Does the hypothalamus have anything to do with memory? ›

Overall, these results suggest that hypothalamus or hypothalamus-like regions play critical roles in regulating diverse types of learning and memory, both related and unrelated to food.

Does hypothalamus have to do with sleep? ›

The hypothalamus is now recognized as a key center for sleep regulation, with hypothalamic neurotransmitter systems providing the framework for therapeutic advances. An increased awareness of the close interaction between sleep and homeostatic systems is also emerging.

Is I love you from the bottom of my hypothalamus? ›

Oh, I love you… from the bottom of my hypothalamus. I will always be ready for your long-term care and attention. I believe we could really get along. I'll be with you soon, my pituitary gland.

What are the 9 hormones of the hypothalamus? ›

Your hypothalamus makes the following hormones to communicate with and stimulate your pituitary gland:
  • Corticotrophin-releasing hormone (CRH).
  • Dopamine.
  • Gonadotrophin-releasing hormone (GnRH).
  • Growth hormone-releasing hormone (GHRH).
  • Somatostatin.
  • Thyrotropin-releasing hormone (TRH).
Apr 4, 2022

What is the most complex thing in the universe? ›

In comparison, the human brain has approximately 1×10¹¹ neurons that interconnect with each other 1×10¹⁵ times (in a changing manner). All this with a weight of around 1.5 kg and a volume of 1,300 cubic centimeters.

Who has the most complicated brain in the world? ›

The most complex brains are found in squids (Theutidae) and octopods (Octopoda) [7]. The nervous system and brain of Octopus is the largest and most complex one among invertebrates [19,20].

How do you keep your hypothalamus happy? ›

What are some tips for a healthy hypothalamus?
  1. Eat a balanced diet. While eating a balanced diet is important for every body part, it's especially crucial when it comes to the hypothalamus. ...
  2. Get enough sleep. A 2014 study in rats found that sleep deprivation was associated with hypothalamic dysfunction. ...
  3. Exercise regularly.
Mar 21, 2018

Why is the hypothalamus unique? ›

The hypothalamus is the only brain region that has both direct neural input and output to the peripheral nervous system.

Does the hypothalamus control love? ›

The brain seals the deal by releasing oxytocin, often called “the love hormone.” It's a neuropeptide produced in the hypothalamus and secreted by the pituitary gland during times of intimacy, like hugging, breastfeeding and orgasm.

What drugs affect the hypothalamus? ›

Addictive drugs (opiates, ethanol, cannabinoids (CBs), nicotine, cocaine, amphetamines) induce activation of the hypothalamic-pituitary-adrenal (HPA) axis, with the subsequent release of adrenocorticotropic hormone and glucocorticoids.

What feeds the hypothalamus? ›

What nutrients help the hypothalamus? Foods rich in polyphenols may help improve the functioning of the hypothalamus. Several vitamins, including vitamin C, thiamine, and vitamin B12, may also aid the functioning of the hypothalamus. The main sources of these nutrients include a variety of fruits and vegetables.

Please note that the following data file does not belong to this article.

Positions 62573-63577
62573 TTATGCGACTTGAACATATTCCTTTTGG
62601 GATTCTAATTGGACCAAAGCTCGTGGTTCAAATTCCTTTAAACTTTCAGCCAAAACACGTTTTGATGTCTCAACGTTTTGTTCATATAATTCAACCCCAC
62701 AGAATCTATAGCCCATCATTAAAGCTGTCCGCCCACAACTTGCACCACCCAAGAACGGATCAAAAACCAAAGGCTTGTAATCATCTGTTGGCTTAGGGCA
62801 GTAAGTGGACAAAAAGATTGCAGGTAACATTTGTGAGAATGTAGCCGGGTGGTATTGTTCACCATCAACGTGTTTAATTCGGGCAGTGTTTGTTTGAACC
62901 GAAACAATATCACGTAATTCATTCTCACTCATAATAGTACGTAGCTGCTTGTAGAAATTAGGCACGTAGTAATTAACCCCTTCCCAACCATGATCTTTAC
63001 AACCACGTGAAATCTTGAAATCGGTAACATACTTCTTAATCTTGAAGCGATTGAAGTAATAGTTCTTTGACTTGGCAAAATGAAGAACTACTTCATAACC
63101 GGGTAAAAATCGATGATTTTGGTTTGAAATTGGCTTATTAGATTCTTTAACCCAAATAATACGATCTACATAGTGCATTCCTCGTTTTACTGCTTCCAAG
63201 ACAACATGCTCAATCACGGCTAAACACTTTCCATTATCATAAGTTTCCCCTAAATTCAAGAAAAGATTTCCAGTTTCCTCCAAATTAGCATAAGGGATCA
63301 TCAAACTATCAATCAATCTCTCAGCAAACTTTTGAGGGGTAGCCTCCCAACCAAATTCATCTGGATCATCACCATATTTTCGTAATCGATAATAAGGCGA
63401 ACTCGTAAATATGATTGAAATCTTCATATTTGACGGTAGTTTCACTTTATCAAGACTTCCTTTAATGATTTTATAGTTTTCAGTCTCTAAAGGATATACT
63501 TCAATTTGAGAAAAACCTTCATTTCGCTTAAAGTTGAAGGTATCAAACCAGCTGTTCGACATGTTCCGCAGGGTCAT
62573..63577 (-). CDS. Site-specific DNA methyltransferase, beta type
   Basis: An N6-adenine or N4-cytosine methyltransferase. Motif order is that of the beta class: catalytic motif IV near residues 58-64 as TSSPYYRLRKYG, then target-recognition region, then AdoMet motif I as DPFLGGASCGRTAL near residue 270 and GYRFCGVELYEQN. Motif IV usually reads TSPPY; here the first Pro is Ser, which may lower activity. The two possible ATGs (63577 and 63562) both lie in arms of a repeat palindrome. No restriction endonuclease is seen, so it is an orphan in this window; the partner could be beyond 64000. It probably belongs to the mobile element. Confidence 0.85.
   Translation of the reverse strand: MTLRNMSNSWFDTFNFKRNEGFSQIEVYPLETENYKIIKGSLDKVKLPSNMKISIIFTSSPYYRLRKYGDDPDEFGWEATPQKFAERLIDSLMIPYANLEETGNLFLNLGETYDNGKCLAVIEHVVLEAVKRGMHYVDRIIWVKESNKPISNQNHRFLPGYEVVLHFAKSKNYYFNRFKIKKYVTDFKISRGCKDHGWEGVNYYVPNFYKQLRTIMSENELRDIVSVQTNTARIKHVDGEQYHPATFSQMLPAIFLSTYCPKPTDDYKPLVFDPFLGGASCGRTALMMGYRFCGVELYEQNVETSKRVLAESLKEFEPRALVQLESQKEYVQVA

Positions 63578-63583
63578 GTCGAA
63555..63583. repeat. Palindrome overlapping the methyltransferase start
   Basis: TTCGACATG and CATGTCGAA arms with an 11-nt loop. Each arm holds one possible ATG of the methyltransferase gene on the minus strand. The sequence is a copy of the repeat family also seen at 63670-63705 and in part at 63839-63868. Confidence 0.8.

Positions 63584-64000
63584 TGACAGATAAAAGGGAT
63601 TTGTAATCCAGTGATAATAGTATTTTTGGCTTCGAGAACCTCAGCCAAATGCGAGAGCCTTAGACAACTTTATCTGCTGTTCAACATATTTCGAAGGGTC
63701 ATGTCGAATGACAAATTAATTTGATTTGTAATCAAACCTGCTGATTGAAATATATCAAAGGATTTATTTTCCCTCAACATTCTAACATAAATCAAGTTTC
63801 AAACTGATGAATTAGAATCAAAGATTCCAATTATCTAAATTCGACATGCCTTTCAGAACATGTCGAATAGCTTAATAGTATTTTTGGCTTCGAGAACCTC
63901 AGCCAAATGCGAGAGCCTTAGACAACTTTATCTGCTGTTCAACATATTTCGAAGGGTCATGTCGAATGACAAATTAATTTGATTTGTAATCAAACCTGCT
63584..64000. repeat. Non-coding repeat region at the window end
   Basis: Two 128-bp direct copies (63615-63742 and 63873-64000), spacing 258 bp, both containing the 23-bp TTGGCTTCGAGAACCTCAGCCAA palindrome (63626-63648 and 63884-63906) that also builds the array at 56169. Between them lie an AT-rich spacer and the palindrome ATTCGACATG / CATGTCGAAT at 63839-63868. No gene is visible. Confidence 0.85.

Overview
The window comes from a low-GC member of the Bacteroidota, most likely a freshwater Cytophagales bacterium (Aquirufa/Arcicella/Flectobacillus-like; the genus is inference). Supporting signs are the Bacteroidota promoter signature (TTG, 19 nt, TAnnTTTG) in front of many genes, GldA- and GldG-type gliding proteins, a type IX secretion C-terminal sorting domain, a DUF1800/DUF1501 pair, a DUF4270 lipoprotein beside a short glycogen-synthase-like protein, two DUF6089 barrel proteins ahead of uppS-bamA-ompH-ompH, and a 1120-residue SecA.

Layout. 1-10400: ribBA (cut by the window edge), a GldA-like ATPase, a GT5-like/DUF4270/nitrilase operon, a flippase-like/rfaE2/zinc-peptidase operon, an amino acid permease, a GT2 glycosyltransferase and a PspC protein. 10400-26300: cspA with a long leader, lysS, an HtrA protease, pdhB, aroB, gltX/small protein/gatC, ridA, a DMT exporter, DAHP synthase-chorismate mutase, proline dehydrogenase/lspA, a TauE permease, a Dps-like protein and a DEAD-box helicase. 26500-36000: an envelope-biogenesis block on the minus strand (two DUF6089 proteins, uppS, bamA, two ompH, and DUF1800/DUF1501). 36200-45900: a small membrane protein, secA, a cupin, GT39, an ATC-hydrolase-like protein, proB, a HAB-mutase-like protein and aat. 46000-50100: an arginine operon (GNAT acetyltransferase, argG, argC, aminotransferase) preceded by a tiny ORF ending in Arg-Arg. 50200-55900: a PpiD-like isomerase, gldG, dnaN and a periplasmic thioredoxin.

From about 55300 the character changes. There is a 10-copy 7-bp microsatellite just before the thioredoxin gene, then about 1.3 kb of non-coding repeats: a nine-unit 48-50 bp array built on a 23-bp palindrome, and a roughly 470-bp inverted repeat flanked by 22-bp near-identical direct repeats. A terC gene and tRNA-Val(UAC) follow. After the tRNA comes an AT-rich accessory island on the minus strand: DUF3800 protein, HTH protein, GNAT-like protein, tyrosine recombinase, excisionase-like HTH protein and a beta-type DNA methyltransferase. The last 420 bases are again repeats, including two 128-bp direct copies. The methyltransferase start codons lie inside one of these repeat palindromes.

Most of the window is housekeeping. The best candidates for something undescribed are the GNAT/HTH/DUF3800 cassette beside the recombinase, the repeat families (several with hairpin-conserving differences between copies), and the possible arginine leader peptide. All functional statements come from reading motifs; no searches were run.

What organs does the hypothalamus control? ›

The hypothalamus ultimately affects the functions of the pituitary gland, thyroid gland, adrenal glands, kidneys, musculoskeletal system, and reproductive organs.

Can the hypothalamus be damaged? ›

Hypothalamus damage can occur due to various conditions such as a head injury, tumor, and immune diseases. The hypothalamus plays a crucial role in many of our bodily functions which can be lost after a traumatic event such as a head injury or tumor.

What happens if the hypothalamus is damaged? ›

Damage to the hypothalamus may cause disruptions in body temperature regulation, growth, weight, sodium and water balance, milk production, emotions, and sleep cycles.

Is the amygdala the hypothalamus? ›

Studies in humans and other mammals indicate that the amygdala is a key component of a broader neural circuit that modulates aggressive behavior and also includes the hypothalamus, hippocampus, orbitofrontal cortex, and periaqueductal gray (PAG) matter.

What is hypothalamus in simple words? ›

(HY-poh-THA-luh-mus) The area of the brain that controls body temperature, hunger, and thirst.

How do you know if you have a hypothalamus problem? ›

Tests for Hypothalamus Disorders

Blood tests. Urine tests. Visual field eye exams. Brain MRI (magnetic resonance imaging) and CT (computed tomography) scans.

Why is the hypothalamus called the master of the master gland? ›

The hypothalamus is the master switchboard. It's the part of the brain that controls the endocrine system. That pea-sized structure hanging below it is the pituitary gland. It's called the master gland because it regulates the activity of the glands.

What mental illness affects the hypothalamus? ›

“We observed that this brain region [the hypothalamus] is enlarged in people with depression as well as in those with bipolar disorder, two types of affective disorders.” Importantly, in the case of people with depression, hypothalamus size correlated directly with the severity of the condition.

What shrinks the hypothalamus? ›

A team of researchers found that taking birth control pills regularly have a smaller hypothalamus compared to other women who do not take these pills.

Does the hypothalamus control personality? ›

There appears to be both clinical and experimental proof that this region is in some way associated with the regulation of personality and mood and that lesions in this region may cause changes in personality and mood.

Do emotions come from the hypothalamus? ›

Hypothalamus is involved in expression of emotions

The hypothalamus also plays an important role in emotion. Lateral parts of the hypothalamus are involved in emotions such as pleasure and rage, while the median part is associated with aversion, displeasure, and a tendency to uncontrollable and loud laughing.